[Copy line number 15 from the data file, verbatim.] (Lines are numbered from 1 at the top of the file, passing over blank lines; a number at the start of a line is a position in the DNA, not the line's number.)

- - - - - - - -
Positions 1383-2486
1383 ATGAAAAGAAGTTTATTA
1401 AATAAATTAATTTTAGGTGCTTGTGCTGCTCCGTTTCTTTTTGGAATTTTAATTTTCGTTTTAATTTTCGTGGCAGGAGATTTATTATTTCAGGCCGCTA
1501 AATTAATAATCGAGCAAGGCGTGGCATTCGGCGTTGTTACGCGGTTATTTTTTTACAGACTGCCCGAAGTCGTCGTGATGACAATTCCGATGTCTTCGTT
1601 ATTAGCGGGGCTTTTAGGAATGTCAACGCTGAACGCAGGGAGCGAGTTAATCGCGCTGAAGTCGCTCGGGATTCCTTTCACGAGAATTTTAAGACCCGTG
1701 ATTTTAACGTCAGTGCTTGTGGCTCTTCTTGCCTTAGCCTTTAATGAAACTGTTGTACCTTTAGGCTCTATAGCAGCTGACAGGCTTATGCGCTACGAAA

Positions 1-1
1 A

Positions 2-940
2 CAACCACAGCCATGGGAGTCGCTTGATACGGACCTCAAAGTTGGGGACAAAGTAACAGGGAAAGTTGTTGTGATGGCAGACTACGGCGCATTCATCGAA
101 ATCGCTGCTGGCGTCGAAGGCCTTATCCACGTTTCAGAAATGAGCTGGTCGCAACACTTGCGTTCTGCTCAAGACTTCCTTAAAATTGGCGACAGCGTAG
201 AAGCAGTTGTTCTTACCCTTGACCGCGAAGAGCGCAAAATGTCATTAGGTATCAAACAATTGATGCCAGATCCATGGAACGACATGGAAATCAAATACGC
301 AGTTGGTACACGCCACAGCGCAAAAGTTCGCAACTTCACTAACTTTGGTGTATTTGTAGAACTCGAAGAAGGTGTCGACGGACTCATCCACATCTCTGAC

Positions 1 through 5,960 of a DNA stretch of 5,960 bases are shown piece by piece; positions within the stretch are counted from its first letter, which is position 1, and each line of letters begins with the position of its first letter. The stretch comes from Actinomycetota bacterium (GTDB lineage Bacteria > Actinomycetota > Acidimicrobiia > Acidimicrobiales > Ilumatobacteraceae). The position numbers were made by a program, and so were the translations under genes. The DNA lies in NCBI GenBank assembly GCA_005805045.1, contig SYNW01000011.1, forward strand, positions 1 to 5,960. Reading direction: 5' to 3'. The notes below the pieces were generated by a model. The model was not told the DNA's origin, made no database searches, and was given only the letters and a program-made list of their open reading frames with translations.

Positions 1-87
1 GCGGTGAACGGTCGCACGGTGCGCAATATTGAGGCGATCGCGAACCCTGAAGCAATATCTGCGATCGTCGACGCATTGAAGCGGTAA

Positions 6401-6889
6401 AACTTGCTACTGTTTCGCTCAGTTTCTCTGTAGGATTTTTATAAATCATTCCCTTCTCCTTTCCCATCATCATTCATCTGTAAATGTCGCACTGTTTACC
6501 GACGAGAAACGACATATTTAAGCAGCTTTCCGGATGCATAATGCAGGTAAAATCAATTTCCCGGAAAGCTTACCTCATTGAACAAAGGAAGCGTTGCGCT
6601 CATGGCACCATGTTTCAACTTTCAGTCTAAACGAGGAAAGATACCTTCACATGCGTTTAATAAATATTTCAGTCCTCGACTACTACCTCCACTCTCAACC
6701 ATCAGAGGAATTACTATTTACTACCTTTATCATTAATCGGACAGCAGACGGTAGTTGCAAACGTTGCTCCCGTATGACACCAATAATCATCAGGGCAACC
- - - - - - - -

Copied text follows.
Positions 1-87